Never in any country in the world has the worship of mere talent been carried to such an extent as in France. And the word “talent” is not here intended to imply capacity, but rather a kind of aptitude enabling its owner to shine. It is the kind of superiority in which is involved so much address and readiness of wit that it quickly degenerates into savoir faire, whereas genuine “capacity” leads its possessor to varied excellence, whence force of character and steadfastness of will can never be quite absent, or the capacity is an inferior one. But among the curiosities of French civilisation too superficially studied by foreigners is the habit of identifying every sort of superiority with the superiorities recognised by “society” and the “Court”—those of birth, position, and fashion.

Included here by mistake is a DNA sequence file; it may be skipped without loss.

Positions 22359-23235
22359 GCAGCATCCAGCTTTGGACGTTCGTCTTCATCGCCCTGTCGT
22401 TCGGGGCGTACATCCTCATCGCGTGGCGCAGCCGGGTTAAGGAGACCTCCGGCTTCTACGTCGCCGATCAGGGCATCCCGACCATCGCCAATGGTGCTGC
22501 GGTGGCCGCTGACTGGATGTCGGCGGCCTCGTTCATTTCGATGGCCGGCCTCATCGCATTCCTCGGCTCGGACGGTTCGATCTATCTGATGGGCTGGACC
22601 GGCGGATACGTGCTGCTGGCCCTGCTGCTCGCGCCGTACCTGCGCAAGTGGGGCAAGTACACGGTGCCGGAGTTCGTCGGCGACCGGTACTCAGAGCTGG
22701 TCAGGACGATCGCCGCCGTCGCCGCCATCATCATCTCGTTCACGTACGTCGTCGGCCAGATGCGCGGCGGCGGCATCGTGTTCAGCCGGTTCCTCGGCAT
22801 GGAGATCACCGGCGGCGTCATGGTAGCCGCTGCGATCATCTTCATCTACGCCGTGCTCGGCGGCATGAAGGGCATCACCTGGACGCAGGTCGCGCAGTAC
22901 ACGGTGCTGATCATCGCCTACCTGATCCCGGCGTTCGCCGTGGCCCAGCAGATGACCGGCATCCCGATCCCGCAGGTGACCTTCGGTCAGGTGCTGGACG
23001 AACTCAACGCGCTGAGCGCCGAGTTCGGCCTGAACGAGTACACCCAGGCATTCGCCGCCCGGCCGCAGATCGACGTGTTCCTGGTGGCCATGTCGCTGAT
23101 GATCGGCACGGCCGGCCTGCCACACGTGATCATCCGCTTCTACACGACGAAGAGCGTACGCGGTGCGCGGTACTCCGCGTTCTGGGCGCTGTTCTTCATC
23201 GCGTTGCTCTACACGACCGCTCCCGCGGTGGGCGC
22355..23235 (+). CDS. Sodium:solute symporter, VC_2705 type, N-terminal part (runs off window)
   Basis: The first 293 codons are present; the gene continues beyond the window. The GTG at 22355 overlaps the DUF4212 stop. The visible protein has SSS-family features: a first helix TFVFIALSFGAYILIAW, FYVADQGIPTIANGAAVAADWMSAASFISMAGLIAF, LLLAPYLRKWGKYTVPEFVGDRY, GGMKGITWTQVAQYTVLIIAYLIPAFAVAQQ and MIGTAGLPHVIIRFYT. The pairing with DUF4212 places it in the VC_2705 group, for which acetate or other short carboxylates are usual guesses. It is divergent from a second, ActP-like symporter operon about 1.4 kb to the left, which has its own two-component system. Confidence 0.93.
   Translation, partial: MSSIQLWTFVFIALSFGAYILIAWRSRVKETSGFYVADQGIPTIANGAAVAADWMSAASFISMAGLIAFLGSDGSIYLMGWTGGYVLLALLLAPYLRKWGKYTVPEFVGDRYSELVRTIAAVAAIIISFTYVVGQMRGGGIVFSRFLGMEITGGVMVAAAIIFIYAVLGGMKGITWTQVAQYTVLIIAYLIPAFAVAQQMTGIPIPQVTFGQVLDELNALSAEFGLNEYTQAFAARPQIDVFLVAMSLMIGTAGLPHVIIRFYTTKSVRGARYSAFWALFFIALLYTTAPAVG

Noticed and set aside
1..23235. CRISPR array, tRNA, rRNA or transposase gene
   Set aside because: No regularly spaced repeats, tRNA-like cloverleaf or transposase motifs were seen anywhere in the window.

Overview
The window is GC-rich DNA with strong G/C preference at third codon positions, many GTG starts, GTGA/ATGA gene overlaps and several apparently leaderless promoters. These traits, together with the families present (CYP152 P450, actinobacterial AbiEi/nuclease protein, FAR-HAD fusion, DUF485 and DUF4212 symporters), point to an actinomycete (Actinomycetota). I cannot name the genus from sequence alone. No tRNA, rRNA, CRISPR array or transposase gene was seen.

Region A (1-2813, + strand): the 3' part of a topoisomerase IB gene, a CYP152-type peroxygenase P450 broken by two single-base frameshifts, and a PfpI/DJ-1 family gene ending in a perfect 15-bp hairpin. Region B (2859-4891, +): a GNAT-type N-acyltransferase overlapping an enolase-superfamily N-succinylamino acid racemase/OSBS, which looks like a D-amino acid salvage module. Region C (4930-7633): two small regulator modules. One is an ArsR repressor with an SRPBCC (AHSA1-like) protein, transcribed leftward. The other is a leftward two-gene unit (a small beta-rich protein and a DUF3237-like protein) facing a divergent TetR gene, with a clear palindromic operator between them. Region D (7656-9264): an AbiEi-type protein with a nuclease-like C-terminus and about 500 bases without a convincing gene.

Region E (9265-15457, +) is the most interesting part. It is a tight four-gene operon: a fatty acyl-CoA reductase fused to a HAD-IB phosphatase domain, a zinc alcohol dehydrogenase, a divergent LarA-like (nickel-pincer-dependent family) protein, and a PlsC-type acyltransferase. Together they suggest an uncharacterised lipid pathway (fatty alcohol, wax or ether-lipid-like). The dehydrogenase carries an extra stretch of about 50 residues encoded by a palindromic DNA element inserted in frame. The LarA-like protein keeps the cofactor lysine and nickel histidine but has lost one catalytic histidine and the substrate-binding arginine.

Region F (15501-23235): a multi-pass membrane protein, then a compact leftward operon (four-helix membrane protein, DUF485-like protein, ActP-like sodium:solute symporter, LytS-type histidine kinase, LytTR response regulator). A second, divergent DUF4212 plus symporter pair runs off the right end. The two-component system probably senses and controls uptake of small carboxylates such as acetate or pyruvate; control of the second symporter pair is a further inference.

A very remarkable proof of this lies in the attribution of honesty itself only to a certain class. The word “les honnêtes gens” was distinctive of those only who had the necessary qualifications for moving in the highest spheres—anything lower than that was not in the magic circle; and, besides the assumption of “honesty,” and of certain qualities constituting the British notion of a “gentleman,” talent was also instinctively ranked as belonging properly to those of a distinguished social standing.